British Prime Minister Theresa May said on November 14 that her Cabinet had agreed to a draft Brexit agreement between the United Kingdom and the European Union (EU). Following a five-hour meeting with her Cabinet ministers in London, May said that the decision was “a decisive step which enables us to move on and finalize the deal in the days ahead.” The deal, which must next be approved by the British Parliament, faces significant opposition both from within May’s Conservative Party and from other parties.
“Theresa May has finally reached the first base camp on Britain’s way to exiting the EU,” said Fran Burwell, a distinguished fellow with the Atlantic Council’s Future Europe Initiative.
The length of the November 14 meeting was seen as a signal of the serious concerns many on both sides of the Brexit debate have with the deal. One report suggested that as many as eleven of May’s twenty-nine Cabinet ministers opposed the deal. On November 15, Dominic Raab, the Brexit secretary, resigned from the cabinet along with three other government officials, over objections to May’s agreement.
What’s the deal?
Based on early reports on the details of the draft deal, the United Kingdom would remain in a customs union with the EU throughout a transition period and until there is an agreement on a permanent trade deal.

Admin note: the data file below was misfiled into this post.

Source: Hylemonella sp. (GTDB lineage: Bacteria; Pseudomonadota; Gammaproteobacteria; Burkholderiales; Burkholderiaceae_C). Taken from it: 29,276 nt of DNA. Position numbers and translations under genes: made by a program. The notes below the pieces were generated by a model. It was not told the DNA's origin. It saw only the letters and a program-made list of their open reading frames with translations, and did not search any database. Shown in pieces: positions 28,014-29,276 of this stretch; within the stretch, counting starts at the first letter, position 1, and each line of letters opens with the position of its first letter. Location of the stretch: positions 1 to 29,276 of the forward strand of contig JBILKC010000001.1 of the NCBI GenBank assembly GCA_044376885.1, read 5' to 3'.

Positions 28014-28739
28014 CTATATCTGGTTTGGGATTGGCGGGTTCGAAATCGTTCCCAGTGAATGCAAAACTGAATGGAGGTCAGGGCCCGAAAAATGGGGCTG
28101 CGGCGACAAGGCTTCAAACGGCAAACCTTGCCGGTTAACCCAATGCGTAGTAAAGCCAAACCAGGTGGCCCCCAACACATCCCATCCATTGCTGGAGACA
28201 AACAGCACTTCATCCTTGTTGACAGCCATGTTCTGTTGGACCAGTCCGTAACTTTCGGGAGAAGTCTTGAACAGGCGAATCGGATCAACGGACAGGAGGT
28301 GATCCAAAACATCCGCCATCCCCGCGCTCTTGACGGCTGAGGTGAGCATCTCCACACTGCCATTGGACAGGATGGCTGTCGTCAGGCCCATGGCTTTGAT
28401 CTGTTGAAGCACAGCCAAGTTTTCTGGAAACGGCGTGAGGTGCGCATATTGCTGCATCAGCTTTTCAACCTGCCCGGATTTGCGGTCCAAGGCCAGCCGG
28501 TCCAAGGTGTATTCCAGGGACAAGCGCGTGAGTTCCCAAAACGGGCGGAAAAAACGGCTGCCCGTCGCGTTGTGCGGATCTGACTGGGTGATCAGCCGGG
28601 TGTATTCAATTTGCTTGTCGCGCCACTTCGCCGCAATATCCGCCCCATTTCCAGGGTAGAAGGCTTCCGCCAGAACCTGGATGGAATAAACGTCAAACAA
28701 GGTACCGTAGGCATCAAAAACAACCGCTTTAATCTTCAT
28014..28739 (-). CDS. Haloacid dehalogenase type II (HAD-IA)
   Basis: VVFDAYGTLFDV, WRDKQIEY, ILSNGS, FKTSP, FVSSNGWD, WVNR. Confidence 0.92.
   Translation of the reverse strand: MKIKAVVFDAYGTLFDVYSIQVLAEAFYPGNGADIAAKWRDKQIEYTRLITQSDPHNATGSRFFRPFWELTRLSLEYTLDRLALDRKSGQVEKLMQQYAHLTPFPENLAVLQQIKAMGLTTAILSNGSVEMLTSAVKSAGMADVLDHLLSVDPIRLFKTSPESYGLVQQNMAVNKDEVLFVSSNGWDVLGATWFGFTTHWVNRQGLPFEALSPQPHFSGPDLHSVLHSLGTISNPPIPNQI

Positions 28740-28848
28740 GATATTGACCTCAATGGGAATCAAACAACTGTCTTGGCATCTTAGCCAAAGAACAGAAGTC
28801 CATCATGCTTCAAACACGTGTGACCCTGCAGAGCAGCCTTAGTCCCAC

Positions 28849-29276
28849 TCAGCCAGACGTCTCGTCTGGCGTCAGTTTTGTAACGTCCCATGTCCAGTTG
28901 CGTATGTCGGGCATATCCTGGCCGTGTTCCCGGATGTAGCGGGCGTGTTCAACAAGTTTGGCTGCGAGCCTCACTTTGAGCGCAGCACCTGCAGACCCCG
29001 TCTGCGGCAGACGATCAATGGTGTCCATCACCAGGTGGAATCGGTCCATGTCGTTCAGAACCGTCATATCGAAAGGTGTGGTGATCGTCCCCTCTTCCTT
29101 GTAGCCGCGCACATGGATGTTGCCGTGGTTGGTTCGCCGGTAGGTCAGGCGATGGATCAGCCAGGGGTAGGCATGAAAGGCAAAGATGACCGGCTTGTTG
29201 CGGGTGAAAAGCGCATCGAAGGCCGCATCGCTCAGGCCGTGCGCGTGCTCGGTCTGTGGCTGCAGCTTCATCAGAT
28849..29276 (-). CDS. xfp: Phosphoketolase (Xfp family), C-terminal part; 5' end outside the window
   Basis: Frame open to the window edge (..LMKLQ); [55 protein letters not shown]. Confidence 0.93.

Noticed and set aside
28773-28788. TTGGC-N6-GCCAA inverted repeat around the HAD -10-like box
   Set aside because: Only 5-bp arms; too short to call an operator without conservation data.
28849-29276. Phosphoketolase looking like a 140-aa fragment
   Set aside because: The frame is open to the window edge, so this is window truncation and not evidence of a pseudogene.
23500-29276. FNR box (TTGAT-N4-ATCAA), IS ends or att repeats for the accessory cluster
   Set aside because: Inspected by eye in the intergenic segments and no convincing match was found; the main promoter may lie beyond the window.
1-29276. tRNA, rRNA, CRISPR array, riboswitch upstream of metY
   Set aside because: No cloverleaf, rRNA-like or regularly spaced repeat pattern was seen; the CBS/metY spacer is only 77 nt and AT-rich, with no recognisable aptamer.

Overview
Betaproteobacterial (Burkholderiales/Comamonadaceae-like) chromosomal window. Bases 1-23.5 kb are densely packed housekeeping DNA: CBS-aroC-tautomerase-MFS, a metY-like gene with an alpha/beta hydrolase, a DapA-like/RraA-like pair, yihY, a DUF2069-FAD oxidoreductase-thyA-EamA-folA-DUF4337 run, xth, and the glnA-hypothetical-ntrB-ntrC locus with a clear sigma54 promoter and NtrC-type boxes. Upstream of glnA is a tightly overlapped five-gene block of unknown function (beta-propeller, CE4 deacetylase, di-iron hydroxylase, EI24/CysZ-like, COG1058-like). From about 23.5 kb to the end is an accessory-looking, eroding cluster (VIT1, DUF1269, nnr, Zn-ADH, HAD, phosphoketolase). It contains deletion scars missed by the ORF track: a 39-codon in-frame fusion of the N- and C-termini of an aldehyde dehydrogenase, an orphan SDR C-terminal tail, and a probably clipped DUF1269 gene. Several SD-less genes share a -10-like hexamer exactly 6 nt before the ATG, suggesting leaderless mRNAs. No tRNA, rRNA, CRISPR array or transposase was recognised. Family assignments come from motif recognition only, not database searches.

Additionally, there will be a “backstop” in place to ensure that Northern Ireland is able to retain “frictionless” trade with the Republic of Ireland in case the United Kingdom and EU cannot achieve a permanent free trade agreement. Politicians in Ireland and Northern Ireland worry that Brexit could reinstate border checks on the Northern Ireland/Republic of Ireland border, potentially endangering the Good Friday Agreement, which brought an end to violence in Northern Ireland in 1998. The backstop will reportedly use a “swimming pool” model, with Northern Ireland following many EU regulations in order to preserve cross-border frictionless trade with the Republic of Ireland (the “deep end”) with the rest of the United Kingdom free to follow only a smaller set of competition standards (the “shallow end”).
This reported compromise has already been heavily criticized by pro-Brexit members of Parliament. They argue even the “shallow end” requirements to follow competition “level playing field” standards (like environmental standards and subsidies) handcuff future British policy making too much. Member of Parliament Peter Bone warned May during Prime Minister’s Questions on November 14 that with the reported deal “you are not delivering the Brexit people voted for and today you will use the support of many Conservative MPs and millions of voters across the country.”
Bart Oosterveld, director of the Atlantic Council’s Global Business and Economics Program, also pointed out that the United Kingdom’s continued involvement in the EU customs union “severely limits the ability of the UK to conduct its own trade policy,” and “the longer this solution stays in place, the harder it will be to move away from it.”
Negotiating new trade agreements with countries such as the United States was a significant selling point for many pro-Brexit campaigners, but according to Oosterveld “the draft agreement severely diminishes the chances of a US-UK trade deal anytime soon.”